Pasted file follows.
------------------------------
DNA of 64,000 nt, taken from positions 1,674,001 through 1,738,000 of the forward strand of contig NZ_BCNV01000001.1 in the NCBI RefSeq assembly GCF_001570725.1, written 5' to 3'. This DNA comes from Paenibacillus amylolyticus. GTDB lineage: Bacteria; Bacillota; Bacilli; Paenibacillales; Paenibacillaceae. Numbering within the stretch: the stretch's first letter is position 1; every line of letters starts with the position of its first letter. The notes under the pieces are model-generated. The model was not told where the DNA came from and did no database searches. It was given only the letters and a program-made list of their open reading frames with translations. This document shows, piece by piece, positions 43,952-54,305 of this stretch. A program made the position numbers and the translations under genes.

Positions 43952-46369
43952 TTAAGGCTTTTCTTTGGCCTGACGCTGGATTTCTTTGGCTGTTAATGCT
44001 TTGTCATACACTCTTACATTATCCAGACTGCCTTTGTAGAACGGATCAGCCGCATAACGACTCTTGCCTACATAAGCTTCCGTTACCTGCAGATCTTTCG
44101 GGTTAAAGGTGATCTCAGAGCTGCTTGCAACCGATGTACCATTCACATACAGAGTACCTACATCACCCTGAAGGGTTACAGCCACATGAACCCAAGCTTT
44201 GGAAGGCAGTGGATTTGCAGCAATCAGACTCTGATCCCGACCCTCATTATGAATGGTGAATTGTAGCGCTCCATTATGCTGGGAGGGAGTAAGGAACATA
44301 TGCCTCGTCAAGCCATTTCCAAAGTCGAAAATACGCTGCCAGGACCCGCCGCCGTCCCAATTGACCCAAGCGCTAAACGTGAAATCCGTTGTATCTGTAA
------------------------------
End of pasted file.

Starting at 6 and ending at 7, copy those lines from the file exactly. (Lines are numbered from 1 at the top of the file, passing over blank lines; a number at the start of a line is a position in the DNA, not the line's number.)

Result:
44201 GGAAGGCAGTGGATTTGCAGCAATCAGACTCTGATCCCGACCCTCATTATGAATGGTGAATTGTAGCGCTCCATTATGCTGGGAGGGAGTAAGGAACATA
44301 TGCCTCGTCAAGCCATTTCCAAAGTCGAAAATACGCTGCCAGGACCCGCCGCCGTCCCAATTGACCCAAGCGCTAAACGTGAAATCCGTTGTATCTGTAA